I think, the opportunity to honor a friend or loved one is really what motivates people to participate in the Trek. I mean, it’s not easy to cycle 180 miles, nor is it easy to prepare yourself emotionally for this ride. That’s probably even more true if you are riding in memory of someone. I’m sure some participate because they are training for bigger, longer rides. Others participate for fun or because someone asked them to (duh, me) and that’s fine. What brings people back is the opportunity help and honor someone. And that’s probably the biggest result and most significant result for the Trek.
*Another writers note. Turns out my Dad was absolutely, positively committed to getting me in the winners circle with him. Once he met his fundraising goal, he gently suggested family member’s contribute to my fundraising efforts. That was really sweet because i refused to ask family to support me. I didn’t want anyone to think we were “double dipping.”
The title of this entry probably makes my Trek Across Maine sound a lot more dire than it was. (That must be my flair for the dramatic.) I decided to participate in this 180 mile bike ride across Maine as part of my 2013 goals, one of which was to travel more.
Admittedly, my Dad begged me for years to join him but the idea really came to life when i forced myself to write down a few simple goals for the year. Although i grew up in Maine, there are a lot of places i never saw or even rode a bike through. This always sounds funny to people outside of New England. It’s a big state, people! Maybe not Texas big but it’s big and spread out.
Now that you’ve been acquainted to Maine geography, let me also add a few fundamentals that are important to know about this adventure.
The Trek Across Maine (Trek), starts in Bethel, Maine and goes across the state to Belfast, Maine. The ride is 180 miles over about 2.5/3 days (depending on how fast you cycle).
It’s a ride not a race. This is according to my Dad.
The Trek is a fundraiser for the American Lung Association’s NorthEast Chapter. You have to raise a minimum of $500 to participate.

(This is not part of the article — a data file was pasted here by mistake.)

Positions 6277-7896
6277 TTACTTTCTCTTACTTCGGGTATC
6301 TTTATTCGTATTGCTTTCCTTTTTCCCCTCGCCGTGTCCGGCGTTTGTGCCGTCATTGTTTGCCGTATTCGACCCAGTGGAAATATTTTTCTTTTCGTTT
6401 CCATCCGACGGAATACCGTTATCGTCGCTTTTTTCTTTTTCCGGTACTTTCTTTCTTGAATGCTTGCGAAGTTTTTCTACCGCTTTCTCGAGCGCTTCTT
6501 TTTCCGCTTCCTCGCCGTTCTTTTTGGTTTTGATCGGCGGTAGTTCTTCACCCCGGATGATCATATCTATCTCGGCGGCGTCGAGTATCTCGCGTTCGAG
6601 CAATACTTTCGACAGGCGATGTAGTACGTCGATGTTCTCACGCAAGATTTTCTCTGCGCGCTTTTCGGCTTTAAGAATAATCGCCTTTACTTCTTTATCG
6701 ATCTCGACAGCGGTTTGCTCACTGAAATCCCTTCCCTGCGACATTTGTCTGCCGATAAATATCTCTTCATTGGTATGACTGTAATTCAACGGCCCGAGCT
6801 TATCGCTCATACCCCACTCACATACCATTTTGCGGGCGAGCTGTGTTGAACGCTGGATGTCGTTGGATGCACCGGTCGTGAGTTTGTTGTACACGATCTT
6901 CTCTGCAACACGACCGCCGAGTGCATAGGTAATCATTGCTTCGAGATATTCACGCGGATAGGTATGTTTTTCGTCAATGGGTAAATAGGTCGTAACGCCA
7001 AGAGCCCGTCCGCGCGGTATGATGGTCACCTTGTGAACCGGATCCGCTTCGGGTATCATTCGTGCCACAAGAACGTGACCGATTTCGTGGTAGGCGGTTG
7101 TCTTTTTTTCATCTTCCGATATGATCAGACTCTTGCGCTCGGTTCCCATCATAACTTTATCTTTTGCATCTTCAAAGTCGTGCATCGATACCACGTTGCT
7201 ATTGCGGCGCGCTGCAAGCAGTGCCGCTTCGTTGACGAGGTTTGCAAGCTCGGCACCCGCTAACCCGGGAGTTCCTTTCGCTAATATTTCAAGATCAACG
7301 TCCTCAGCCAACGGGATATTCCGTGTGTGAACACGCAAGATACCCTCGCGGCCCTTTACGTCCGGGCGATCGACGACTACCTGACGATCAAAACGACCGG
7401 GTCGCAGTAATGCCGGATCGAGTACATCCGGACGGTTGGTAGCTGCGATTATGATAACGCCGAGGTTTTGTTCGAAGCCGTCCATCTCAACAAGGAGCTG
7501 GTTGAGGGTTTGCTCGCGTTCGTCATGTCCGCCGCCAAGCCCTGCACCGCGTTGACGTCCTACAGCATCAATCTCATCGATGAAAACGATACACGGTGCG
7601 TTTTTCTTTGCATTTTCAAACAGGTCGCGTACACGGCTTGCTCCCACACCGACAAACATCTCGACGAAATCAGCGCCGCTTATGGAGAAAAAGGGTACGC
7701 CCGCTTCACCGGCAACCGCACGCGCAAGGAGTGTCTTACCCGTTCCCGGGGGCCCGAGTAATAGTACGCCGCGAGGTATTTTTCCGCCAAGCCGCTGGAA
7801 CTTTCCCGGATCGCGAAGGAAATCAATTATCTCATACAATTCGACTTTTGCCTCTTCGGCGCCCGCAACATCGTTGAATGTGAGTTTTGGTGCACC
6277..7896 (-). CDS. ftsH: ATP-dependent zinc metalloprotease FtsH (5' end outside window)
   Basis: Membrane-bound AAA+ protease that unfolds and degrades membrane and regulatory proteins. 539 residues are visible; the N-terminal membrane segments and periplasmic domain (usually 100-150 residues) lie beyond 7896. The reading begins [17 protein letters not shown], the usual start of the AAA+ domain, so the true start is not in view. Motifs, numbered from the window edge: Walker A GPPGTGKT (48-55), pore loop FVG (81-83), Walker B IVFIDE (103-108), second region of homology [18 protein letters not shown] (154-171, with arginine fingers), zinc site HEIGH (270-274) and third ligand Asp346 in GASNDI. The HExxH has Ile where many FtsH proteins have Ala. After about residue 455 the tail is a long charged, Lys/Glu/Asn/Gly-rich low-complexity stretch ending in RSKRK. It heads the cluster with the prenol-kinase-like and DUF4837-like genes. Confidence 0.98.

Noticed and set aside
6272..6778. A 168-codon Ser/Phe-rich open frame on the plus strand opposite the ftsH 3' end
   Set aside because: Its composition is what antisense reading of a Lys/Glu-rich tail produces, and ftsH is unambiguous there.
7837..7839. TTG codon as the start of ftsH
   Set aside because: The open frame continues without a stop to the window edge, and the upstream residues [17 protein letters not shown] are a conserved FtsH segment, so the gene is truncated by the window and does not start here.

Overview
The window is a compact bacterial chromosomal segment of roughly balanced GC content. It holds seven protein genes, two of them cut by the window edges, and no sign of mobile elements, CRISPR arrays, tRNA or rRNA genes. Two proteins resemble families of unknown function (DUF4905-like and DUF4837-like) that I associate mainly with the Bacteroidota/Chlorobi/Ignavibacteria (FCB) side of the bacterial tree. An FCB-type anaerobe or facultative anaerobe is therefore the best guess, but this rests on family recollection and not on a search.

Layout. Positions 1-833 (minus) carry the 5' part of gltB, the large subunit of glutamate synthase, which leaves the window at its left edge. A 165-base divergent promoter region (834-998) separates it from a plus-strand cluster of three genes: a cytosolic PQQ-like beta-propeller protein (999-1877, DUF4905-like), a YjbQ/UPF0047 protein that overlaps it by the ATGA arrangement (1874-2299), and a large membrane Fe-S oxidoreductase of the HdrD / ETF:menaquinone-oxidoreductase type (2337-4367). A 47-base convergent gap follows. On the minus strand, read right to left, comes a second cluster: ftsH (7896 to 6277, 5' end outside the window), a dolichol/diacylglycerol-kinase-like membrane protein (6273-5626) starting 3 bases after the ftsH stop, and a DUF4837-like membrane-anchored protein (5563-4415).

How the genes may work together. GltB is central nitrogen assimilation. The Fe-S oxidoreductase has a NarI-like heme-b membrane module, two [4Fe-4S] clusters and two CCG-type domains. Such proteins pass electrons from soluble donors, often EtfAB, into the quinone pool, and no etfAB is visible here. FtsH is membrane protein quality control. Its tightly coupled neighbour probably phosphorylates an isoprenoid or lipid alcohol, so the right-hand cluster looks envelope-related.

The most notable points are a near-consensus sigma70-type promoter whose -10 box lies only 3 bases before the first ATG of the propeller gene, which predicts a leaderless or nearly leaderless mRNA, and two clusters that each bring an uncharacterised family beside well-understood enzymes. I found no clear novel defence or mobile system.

I hate asking people for money.
Days typically start between 6:00-7:00 a.m. And I was on vacation.
Depending on what lodging you selected, after riding you are camping out or sleeping in a dorm room.
The first day of the ride is longest; the day of the ride is all hills.
If my Father ever says “it’s all down hill from here” to me again, i will probably clobber him.
I threw number six in to make sure nobody thought we were staying at the Four Seasons. I enjoy hiking and have certainly “roughed it” during other adventures so the concept of the Trek and camping/dorming did not bother me. The one thing that probably bothered me was how over-the-top, Gung-ho my Dad was about this.
Since you don’t know my Dad, let me tell you he takes being passionate about something to an entirely new level. The man is not just passionate about cycling, he has multiple bikes hanging up in the basement for different types of terrain and cycling distances. (I am confident his bike collection is worth more than my shoe collection.) He lobby’s for cyclists rights, he teaches people safe cycling habits and techniques. And he likes to ride fast.
And this is where we get to what bothered me. At one point during my training, my Dad let it slip/joked/stated in a matter of fact way, that he would meet me at the finish line since he was confident i couldn’t keep up with him*. After nearly reaching through the phone to throttle him, i calmed down. And then i got competitive. Like, nobody-puts-baby-in-the-corner competitive. Picture me: “oh really, i can’t keep up with you? i’ll show you.” Looking back on my childhood and this conversation, i’ve come to realize this is my Dad’s way of supporting and motivating me.
And that actually did motivate me. I repeated that exchange before every spin class and distance ride for four months. And i did it right up until the last six weeks before the ride when i was traveling non-stop for work and got violently ill the week before i had to ride. Oops.